My team plays with varying rosters, and sometimes we have a few plugs. It's no problem though, they know their strengths and work on them. Once in a while we get some guys who don't know much of anything, and instead of having them go out for a free-for-all style of game (which usually is useless unless they're a stud who can do it all on his own) we'll talk with them about what they can do on a rush, on a backcheck, etc. For a slow player, joining the rush and creating a passing option is great. When in the zone, perhaps hanging at the crease a la Holstrom and creating a screen might be a great attribute. It's easy to do and surprisingly MANY are afraid to do this. I don't know why, maybe because I'm big and have no problem throwing someone on their ass if they touch me But other than that, there is much to be said about working behind the net. Defenders will almost never cover that, and by leaving yourself open there for a pass you could effectively lead an offensive charge. We do this often, and amazingly teams have trouble defending it. I honestly don't know why we don't do so more often, honestly. Anyway, if you're there you can catch a pass from one of the 'better' players. Chances are the defense will scramble, and if you can jet the puck back up to the guy who passed it to you, or a defender who is pinching to the circles a bit, you'll get a good scoring opportunity. As long as you can be comfortable with your passing under pressure, have a good eye for surveying the zone, and hit your targets, you'll gain a lot of confidence being able to pull that off and basically be responsible for creating a goal or great scoring opportunities. Only good will come from that. If you can't outskate them, outplay them

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07-28-2012, 06:35 PM
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Kulluminati
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Quote:
Originally Posted by SexyJoffreyLupul View Post
Well i went to a midnight shinny and i think most guys there were either younger than me or older than me but good enough to play college or other leagues. Needless to say, all of them were substantially better than me. Skating is definitely the thing i need to work most on, but it wasn't too bad. Even though they skated circles around me, i still managed to strip one guy of the puck and passed it to a forward going down the wing . It was certainly an enlightening, and exhausting experience. Probably not going to the midnight time again though.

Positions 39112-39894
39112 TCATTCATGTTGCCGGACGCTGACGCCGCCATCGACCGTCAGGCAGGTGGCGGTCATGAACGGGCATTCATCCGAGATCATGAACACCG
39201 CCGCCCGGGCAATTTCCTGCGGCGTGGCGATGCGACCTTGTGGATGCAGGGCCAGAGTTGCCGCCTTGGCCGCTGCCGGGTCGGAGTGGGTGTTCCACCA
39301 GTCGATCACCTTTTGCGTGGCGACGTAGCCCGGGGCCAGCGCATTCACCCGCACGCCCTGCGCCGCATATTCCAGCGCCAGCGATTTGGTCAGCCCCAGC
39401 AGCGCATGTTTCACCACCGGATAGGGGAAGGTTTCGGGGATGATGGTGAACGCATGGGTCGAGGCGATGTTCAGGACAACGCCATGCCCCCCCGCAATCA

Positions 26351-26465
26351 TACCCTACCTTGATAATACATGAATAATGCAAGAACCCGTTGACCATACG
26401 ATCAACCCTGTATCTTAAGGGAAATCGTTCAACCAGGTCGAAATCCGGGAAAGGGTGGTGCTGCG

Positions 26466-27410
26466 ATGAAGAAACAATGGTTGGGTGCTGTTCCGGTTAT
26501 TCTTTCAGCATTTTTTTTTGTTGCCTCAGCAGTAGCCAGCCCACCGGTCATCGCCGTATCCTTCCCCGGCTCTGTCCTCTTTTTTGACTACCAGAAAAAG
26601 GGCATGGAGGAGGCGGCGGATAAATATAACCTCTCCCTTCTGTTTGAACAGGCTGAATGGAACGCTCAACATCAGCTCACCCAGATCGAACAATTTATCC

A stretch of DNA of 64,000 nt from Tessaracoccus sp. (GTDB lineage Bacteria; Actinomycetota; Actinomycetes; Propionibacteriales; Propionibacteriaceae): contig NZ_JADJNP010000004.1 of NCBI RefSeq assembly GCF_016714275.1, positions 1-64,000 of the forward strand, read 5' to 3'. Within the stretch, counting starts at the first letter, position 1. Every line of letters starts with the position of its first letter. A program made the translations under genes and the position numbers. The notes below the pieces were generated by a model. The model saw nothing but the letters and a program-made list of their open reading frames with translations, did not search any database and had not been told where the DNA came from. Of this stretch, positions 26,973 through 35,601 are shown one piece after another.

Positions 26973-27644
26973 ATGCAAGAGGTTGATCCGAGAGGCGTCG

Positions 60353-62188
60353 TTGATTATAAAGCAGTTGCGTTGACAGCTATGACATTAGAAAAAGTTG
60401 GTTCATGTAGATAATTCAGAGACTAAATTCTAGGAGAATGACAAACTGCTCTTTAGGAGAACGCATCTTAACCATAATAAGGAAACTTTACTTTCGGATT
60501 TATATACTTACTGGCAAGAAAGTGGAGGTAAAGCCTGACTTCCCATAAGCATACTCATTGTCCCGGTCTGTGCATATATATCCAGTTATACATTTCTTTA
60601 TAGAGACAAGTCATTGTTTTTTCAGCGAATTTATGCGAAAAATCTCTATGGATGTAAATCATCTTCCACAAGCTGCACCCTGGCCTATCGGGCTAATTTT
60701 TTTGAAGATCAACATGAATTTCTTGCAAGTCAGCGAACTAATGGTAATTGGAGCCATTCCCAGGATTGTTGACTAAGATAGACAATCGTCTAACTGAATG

Midnight shinny tends to bring out the biggest douches haha, but just have initiative and don't get discouraged. My best friend and brother in law are picking up the sport as adults and seemed to get peeved sometimes when they get dangled out by a 12 year old. It's not the kind of sport you just pick up within a month, and something that's hard to wrap your head around is that everyone sucked pretty bad at one point except for most people you're playing with it was a lot earlier in life.

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07-28-2012, 07:32 PM
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Kulluminati
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Quote:
Originally Posted by SexyJoffreyLupul View Post
You guys make a lot of good points, and i think ultimately playing against bettter players did force me to think position. My only fear is being a useless pylon, and being way too over my head with all these great players. As a beginner who hasn't even taken hockey lessons, it may be a bit too high a level for me. Nonetheless, i actually had fun and plan on going to a shinny once a week, at least to gauge my improvements.
I'd agree playing against people who are a lot better for you is pretty bad for development. It can help positioning but that's about it, and what is that when you barely touch the puck anyways. Going off my friend and in-law, you should play with people at your level. You should take hockey classes for adults, and join a beer league at the lowest division which is usually designed for people who took up the sport as an adult, this way you see a lot of the puck and can gradually develop skill. Just remember to have fun and develop your skating skills.

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07-30-2012, 04:11 PM
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rayuelo
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OP, I was trying to find your location and based on your other posts (many of which are related to the Leafs), my guess is that you're in the GTA?

If you are, and if you're interested in organized pickup games geared towards beginners and low-level players, send me a PM.

I started playing earlier this year, and some of these games have been really fun as well as educational. They tend to have a good mix of bonafide adult beginners, and some experienced skaters, but the better players are encouraged to keep the flow going, as opposed to taking over the game and going coast-to-coast all the time.